All that ever happened when I stuffed my anger was I became more resentful.  All that ever happened with other people was I would launch on the wrong person for no apparent reason.  it was loaded, volcanic, and lava-hot just like the picture I posted in this post.  It was wrath.  Not anger.

I have come to understand what I needed was not anger management, but wrath management.  Anger, really, is neutral.  It's not unchristian.  In fact, my present priest has been really helpful there, as was our interim.  It was pointed out to me that Jesus got angry.  He got angry at the money changers in the Temple--angry enough to chase them all out.  It wasn't wrong to be that angry.  Once I was pointed to some good resources for entering communities where our stories are shared and our goal is to hear them in a vulnerable place and build each other up, I started feeling less and less need to "go volcanic."

Anger's like fire.  I can either use it to keep everyone in the room warm and safe, or I can burn the whole house down with me in it.  I have found the remedy to my anger has been to do my best to channel it into some form of tikun olan, as the poem says.  Tikun olan means "The repair of the world."  My extrapolation from this Hebrew phrase, as a Christian, is to build up the body of Christ rather than tear it down--the body of Christ for me, meaning all of the created world.  You can't imagine how much peace it has given me to accept that anger is also part of God's good creation--just one that is very flexible in its use for good or evil.  I no longer have to feel like a demonic thing lives inside of me.  I no longer have to feel shame for it.  Guilt only comes when I misuse it.  I have literally gone from feeling like an untamed demon lived inside of me to feeling like I've been given a very precious gift--the gift to really care about a broken world.  As a result, I've not had a volcanic outburst for over a year.  It's not that I am not capable of it, but it's that I am finding more and better things to do with that energy every day.  Now, it's up to me, with God's help, to use it to help heal the broken-ness.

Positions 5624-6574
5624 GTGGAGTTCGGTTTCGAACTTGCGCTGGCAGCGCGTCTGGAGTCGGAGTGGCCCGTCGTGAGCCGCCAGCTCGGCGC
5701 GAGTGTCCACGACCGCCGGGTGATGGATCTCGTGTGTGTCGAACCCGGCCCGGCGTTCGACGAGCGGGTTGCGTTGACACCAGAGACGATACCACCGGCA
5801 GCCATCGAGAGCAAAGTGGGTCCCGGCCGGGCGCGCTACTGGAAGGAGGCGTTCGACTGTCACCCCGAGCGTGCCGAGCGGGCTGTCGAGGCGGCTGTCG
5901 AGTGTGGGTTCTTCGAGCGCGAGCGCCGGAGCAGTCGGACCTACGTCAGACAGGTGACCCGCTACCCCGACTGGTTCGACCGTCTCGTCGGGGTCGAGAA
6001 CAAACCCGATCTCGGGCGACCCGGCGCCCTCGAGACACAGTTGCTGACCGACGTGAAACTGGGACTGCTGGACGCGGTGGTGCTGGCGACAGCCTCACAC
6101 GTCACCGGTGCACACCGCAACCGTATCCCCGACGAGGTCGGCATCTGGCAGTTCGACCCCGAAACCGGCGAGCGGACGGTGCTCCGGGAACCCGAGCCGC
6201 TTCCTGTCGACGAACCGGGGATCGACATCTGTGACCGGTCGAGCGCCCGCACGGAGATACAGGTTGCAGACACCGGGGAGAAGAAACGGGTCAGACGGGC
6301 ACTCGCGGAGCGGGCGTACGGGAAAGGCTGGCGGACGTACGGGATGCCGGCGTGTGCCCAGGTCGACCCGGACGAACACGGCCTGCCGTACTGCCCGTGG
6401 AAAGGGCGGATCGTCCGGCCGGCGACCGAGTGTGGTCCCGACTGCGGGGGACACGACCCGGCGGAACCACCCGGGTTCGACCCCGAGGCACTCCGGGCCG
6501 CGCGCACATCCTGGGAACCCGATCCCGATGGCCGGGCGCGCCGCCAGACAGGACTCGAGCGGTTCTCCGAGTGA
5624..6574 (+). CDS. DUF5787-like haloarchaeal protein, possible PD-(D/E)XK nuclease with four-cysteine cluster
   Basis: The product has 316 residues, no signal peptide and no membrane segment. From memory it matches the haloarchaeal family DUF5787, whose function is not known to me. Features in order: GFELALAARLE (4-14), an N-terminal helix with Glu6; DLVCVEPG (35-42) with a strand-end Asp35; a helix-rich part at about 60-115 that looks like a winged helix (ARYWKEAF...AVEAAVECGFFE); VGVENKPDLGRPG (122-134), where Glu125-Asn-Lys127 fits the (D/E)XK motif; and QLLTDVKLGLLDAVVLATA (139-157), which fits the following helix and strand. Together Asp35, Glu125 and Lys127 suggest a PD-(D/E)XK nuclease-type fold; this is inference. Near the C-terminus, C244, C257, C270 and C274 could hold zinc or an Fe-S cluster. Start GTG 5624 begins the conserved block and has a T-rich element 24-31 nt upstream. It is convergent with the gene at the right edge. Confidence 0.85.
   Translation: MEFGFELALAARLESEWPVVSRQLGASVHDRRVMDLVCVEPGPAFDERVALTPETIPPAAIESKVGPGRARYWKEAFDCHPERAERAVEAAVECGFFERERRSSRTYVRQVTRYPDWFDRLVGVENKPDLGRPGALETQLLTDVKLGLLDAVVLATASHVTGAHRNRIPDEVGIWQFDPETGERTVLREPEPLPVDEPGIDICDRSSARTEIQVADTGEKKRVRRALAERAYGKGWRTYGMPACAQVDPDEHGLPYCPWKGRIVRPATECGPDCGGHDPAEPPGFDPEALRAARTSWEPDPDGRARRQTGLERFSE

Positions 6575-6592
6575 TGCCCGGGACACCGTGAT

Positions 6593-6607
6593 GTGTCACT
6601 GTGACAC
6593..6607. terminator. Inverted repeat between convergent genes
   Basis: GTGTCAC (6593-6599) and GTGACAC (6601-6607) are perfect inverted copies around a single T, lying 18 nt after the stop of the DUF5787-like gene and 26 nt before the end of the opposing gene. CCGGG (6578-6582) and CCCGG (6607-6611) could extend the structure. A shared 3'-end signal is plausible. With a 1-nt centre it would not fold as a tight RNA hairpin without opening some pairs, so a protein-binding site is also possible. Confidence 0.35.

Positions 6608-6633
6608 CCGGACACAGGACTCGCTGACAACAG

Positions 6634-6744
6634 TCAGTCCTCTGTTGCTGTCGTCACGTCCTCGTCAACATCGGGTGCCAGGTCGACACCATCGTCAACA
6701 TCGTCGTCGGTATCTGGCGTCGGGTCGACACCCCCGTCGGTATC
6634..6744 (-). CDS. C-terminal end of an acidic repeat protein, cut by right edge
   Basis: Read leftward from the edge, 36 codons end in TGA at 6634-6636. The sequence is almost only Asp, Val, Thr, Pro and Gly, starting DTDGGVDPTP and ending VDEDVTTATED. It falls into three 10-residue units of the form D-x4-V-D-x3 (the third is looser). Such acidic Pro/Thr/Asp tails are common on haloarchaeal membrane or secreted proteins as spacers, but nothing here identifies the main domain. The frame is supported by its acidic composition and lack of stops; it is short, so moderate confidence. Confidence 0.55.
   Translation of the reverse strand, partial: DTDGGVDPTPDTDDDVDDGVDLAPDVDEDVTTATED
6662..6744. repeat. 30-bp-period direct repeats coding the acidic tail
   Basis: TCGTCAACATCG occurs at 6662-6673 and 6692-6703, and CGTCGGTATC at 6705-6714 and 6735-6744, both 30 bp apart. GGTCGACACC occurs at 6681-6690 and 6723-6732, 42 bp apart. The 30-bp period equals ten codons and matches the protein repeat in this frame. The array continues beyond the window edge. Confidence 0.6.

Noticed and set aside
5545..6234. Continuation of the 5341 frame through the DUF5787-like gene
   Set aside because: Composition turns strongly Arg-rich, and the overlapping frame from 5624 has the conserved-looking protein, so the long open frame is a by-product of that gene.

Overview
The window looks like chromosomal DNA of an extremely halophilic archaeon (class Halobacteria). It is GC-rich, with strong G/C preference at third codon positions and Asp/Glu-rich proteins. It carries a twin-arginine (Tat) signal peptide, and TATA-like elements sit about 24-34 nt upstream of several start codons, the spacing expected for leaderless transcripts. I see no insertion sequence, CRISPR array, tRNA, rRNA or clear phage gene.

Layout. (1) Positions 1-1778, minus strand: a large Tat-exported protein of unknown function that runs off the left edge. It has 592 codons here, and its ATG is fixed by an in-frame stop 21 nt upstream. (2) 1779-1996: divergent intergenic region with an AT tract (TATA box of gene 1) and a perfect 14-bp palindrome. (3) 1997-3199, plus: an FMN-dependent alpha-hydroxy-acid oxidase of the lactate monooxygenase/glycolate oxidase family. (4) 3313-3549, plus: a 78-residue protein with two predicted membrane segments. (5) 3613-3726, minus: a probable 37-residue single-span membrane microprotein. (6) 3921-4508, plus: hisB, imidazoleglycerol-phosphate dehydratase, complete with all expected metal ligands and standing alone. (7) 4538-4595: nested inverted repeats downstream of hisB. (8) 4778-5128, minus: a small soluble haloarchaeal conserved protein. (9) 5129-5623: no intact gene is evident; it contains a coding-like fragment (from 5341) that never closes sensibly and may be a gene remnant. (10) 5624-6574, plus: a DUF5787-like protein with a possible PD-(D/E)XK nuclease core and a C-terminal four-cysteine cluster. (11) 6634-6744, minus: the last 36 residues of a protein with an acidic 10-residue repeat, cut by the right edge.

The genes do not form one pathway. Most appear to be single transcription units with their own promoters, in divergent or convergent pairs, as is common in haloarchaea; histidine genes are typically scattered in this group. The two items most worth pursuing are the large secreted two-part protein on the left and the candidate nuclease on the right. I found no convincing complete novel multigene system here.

Thanks for your excellent post, Kirke. You describe my childhood and youth. Yes, we do have a right to be angry.

Sometime ago the passage from Ephesians, "Be angry but do not sin...," came alive for me, and I began to pay attention to how I used my anger, rather than trying to repress my anger, which as you say, only makes things worse. The guilt about being angry passed, and only when I saw that I misused my anger and caused collateral damage to the innocent did I know that I had to repent and take a different direction.



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I'm a longtime area resident of that quirky and wonderful place called Kirksville, MO and am wondering what God has hiding round the next corner in my life.